What Is Lipodystrophy?
Lipodystrophy, also called fat redistribution, is a disturbance in the way your body produces, uses and stores fat. There are two different kinds of lipodystrophy. In fat wasting, also known as lipoatrophy, fat is lost from particular areas of the body, especially the arms, legs, face and buttocks. The second kind of lipodystrophy is fat accumulation, also known as hyperadiposity. In fat accumulation, fat builds up in particular parts of the body, especially the belly, breasts and back of the neck.
What Does Lipodystrophy Look Like?
Places where fat may accumulate:
- back of the neck and upper shoulders (often described as "buffalo hump")
- abdomen (also called "protease paunch" or "Crixivan potbelly")
- breasts (in both men and women)
- lipomas (fatty growths in different parts of the body)
Places where fat may be lost:
- face (sunken cheeks, temples and eyes)
- arms and legs (veins may become more visible; this is called "roping")
Are There Any Other Disorders That Occur Along With Lipodystrophy?
If you have lipodystrophy, you may also have other metabolic disorders. These disorders include hyperlipidemia (see Hyperlipidemia Fact Sheet), hyperglycemia (see Hyperglycemia Fact Sheet) or, rarely, lactic acidosis (see Lactic Acidosis Fact Sheet). Lipodystrophy in combination with hyperlipidemia and insulin resistance is called lipodystrophy syndrome.
What Causes Lipodystrophy?
Early studies suggested that lipodystrophy was associated with the use of protease inhibitors (PIs), a class of commonly prescribed anti-HIV drugs. However, other studies have shown that lipodystrophy also occurs in people who have never taken PIs. Evidence now suggests that lipodystrophy is linked to taking nucleoside reverse transcriptase inhibitors (NRTIs) and PIs at the same time.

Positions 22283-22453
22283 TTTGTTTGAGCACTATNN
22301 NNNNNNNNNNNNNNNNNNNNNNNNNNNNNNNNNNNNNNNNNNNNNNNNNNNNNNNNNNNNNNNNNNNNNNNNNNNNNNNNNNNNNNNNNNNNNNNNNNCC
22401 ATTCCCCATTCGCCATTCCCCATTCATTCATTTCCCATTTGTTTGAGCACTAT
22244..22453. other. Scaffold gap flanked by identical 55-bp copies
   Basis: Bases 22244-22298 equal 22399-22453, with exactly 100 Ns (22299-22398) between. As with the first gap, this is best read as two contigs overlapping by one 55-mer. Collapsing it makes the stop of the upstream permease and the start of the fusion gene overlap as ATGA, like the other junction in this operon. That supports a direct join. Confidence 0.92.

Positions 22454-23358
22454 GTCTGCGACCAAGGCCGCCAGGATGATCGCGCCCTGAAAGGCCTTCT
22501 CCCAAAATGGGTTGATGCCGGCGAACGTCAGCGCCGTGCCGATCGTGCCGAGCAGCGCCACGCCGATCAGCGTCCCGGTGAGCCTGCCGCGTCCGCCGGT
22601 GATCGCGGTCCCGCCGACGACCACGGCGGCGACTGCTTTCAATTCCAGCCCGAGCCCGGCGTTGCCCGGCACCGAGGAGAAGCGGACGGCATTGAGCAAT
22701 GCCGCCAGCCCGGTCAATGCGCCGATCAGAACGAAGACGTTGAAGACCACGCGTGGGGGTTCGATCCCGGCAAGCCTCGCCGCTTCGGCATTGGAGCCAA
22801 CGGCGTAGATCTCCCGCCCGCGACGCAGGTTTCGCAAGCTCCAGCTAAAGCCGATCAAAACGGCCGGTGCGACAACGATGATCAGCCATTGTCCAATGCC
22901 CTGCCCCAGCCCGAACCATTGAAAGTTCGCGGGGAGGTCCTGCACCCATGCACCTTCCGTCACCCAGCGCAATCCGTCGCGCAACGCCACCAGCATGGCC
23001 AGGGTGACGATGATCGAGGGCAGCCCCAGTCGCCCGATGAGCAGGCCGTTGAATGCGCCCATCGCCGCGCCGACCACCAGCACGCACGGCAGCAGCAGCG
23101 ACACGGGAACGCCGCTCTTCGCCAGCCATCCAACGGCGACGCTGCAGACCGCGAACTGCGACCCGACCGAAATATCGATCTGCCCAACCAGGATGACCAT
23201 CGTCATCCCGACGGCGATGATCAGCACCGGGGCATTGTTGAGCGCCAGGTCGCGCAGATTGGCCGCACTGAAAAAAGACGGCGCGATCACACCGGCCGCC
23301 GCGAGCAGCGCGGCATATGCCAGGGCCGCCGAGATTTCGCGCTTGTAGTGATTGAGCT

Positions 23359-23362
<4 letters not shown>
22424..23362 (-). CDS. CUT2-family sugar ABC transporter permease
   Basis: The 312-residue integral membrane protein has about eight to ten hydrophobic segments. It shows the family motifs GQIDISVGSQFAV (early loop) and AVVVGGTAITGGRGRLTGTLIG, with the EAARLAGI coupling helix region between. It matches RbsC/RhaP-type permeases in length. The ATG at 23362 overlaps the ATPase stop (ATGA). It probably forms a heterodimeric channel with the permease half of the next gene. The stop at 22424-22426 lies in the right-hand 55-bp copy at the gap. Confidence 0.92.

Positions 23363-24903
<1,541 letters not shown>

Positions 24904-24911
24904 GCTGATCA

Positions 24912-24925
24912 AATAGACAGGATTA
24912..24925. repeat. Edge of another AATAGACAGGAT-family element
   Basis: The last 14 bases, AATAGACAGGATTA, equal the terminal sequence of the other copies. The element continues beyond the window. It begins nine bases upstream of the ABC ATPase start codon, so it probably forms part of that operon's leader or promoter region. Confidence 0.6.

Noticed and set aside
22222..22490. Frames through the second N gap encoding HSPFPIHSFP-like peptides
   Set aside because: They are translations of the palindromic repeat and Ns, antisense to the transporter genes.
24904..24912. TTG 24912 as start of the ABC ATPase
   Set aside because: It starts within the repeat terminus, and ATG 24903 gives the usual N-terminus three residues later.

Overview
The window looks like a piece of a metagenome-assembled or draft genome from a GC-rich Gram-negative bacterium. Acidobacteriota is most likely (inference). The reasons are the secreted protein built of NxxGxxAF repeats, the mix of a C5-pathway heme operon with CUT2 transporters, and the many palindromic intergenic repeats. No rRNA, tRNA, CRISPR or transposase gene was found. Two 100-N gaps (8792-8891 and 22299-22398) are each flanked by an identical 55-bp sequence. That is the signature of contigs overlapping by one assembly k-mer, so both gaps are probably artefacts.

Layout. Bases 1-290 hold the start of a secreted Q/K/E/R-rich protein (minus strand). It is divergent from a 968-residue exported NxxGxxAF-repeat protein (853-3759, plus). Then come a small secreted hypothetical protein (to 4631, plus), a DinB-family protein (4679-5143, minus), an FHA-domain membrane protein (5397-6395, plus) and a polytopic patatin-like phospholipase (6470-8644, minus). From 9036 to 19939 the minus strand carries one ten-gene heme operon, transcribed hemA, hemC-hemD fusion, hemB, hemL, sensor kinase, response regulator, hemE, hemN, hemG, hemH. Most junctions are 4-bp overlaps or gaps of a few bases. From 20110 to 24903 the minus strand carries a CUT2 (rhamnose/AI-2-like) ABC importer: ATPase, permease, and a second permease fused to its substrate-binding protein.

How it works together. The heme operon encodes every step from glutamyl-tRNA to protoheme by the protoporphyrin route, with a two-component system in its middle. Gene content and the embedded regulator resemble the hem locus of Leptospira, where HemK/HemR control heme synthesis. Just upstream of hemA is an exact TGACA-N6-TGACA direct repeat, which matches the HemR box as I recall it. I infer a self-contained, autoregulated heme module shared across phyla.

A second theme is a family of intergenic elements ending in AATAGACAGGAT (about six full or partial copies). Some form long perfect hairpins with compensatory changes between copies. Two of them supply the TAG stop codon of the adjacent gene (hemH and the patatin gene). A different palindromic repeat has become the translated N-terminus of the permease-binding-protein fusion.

Other risk factors for lipodystrophy include:
- age -- older people are at higher risk for lipodystrophy
- race -- whites are at higher risk for lipodystrophy
- sex -- men are more likely to experience fat loss in their arms and legs, while women tend to have an increase in abdominal and breast fat
- length and severity of HIV infection -- the longer you have been infected and the more severe your infection, the higher your risk for lipodystrophy
- a baseline body mass index (BMI) in the obese range or significant weight changes are risk factors for lipodystrophy
- baseline immune system health and how well your immune system recovered after starting anti-HIV medications are also factors
Which Anti-HIV Drugs Are Most Likely to Cause Lipodystrophy?
Zerit (stavudine, d4T) is one NRTI that has been specifically shown to cause fat loss. PIs may increase the risk of fat accumulation. The longer you take NRTIs and PIs, the greater your chance of developing lipodystrophy.
How Will My Doctor and I Know if I Have Lipodystrophy?
A diagnosis of lipodystrophy is usually made by examining your body for fat changes. Your doctor may measure around your arms, thighs, waist, hips, and neck before you start medication and then periodically throughout your treatment. Abdominal magnetic resonance imaging (MRI) or CT scans can assess abdominal fat; however, there are currently no specific recommendations for routine assessment and monitoring of lipodystrophy.
How Is Lipodystrophy Treated?